However, in many ways, this announcement is already behind the existing trend of councils increasingly considering insourcing. The trend is here in many councils, and it promises to be a source of lively debate as contracts start to come to an end or questions are raised part way through; meaning local authority lawyers need to be alert to the issues involved in advising their colleagues and members.
What are the factors to consider? These range from examining the existing contract terms, identifying what is required in the future, and the nuts and bolts of transferring services from the current provider; either back into the council or to a vehicle owned or part-owned by the council. It may not be easy to do this, and many factors need to be taken into account when a contract either comes to an end, or there is a realisation part way though that the service provider is simply not delivering what the contract envisaged.
Looking at those issues in advance and in the round is particularly important; when lawyers are asked to advise their councils on the position of insourcing a contract, sufficient time and input needs to be allowed to get the necessary understanding of what is sought. To where will the services be insourced? Issues such as the Transfer of Undertakings (Protection of Employment) regulations (TUPE) and the application of the Local Government Pension Scheme (LGPS) are not necessarily easy, and the impact of this on staff and the rest of the council needs to be fully taken into account. The council must consider what they intend to do, in terms of managing the contract going forward when the council is delivering the service, as well as the ongoing management of the contract and the resource required to do this effectively.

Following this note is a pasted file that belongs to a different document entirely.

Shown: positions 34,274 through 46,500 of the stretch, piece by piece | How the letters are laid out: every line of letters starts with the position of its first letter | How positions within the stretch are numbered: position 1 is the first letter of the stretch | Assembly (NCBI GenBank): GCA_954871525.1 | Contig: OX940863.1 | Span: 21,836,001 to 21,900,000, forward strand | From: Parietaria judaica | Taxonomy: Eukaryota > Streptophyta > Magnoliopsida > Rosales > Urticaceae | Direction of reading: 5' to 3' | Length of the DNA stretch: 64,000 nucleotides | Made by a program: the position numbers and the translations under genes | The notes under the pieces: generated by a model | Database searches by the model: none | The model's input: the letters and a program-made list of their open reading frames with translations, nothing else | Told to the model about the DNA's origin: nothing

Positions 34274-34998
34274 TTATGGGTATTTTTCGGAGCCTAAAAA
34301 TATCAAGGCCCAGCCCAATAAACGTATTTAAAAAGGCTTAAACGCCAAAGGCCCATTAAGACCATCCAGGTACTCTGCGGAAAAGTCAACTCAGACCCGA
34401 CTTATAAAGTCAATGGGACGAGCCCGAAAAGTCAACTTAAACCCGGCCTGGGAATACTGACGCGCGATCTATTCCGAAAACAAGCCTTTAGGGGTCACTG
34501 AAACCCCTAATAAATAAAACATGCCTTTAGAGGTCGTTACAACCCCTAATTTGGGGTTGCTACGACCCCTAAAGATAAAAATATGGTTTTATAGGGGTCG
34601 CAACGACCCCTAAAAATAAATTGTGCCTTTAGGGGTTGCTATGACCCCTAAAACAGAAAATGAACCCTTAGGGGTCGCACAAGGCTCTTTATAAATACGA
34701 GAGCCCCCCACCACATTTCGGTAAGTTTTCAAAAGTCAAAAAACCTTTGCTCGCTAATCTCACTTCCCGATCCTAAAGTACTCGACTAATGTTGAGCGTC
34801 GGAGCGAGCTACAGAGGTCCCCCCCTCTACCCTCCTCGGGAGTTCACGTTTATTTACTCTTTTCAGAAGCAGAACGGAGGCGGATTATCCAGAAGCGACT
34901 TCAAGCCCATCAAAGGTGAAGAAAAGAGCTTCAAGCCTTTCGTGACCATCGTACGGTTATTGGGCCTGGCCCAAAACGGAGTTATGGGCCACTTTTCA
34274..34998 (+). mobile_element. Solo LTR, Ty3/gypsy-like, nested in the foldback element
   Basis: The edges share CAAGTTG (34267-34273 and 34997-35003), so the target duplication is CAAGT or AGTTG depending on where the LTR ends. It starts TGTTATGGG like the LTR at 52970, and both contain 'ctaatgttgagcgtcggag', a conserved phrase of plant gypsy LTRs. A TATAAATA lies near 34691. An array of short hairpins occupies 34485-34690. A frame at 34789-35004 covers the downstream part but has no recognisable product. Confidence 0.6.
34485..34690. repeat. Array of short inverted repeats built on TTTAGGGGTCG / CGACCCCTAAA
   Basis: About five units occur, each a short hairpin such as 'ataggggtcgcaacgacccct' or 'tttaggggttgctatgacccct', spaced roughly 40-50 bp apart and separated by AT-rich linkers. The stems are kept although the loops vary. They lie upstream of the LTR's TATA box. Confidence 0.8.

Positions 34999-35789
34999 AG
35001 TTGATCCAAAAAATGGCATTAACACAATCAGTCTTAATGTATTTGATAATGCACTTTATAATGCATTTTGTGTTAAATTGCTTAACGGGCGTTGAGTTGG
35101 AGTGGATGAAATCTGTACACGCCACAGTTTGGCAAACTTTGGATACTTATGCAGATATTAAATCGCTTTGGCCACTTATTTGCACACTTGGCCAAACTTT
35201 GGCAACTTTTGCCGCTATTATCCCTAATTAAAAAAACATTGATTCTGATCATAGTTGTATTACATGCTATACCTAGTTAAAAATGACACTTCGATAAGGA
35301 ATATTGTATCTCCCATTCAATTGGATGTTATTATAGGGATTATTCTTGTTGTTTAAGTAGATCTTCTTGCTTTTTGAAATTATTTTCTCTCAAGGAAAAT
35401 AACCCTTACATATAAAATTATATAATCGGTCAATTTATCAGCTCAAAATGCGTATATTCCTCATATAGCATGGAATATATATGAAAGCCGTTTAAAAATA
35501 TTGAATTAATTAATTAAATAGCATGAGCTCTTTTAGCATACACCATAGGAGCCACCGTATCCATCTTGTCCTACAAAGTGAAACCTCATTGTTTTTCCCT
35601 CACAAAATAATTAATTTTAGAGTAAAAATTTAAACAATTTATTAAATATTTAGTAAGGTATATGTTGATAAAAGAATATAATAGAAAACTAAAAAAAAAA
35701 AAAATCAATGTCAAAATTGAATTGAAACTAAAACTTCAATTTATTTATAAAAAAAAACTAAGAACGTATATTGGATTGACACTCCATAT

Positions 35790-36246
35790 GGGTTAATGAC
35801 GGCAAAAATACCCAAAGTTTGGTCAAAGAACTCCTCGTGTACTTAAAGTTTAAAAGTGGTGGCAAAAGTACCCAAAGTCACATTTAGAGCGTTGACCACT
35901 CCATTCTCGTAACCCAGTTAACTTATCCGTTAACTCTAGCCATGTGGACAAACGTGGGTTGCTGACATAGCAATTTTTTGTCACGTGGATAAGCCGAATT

We are hosting a one-day conference, ‘Legal insourcing for local government authorities – conference’ in Birmingham on 2 October. The conference will cover the key issues to consider before, during, and after the insourcing process, and includes advice from local authority speakers with practical experience, as well as lawyers from Anthony Collins Solicitors.
The event is open to lawyers and other officers in local authorities. If you would like to attend, please register here.
For more information on the issues covered in this e-briefing, please contact Olwen Brown.
What is a post-nuptial agreement and why do people enter it? Find out more in this ebriefing.
This ebriefing considers the Government’s proposals to simplify the procurement procedures, as set out in Chapter 3 of the Green Paper entitled “Using the right procurement procedures”.
In the second of a two-part episode, trainee solicitors Tom Corrigan, Precious Melia and Sike Olawale discuss what a training contract looks like at Anthony Collins Solicitors.
Cases involving large-scale IT contracts are quite rare and the recent case provides a useful judgement for matters involving digital transformation projects which have gone wrong.
From 4 May 2021, The Debt Respite Scheme (Breathing Space) comes into force. This scheme provides debtors with the right to legal protection from their creditors.
Birmingham-based Anthony Collins Solicitors (ACS) has announced a raft of new promotions, including appointing three new partners.
EOTs have been aggressively marketed as a tax-free share sale, but that should not deter practitioners from raising EOTs.
Remuneration for the supply of goods and the power to award equitable allowances.
The government did not accept two of the Law Commission’s recommendations - as they saw them as important safeguards in protecting charities interests in property.
To receive invitations to our events, as well as information and articles on legal issues and sector developments that are of interest to you, please sign up to Newsroom.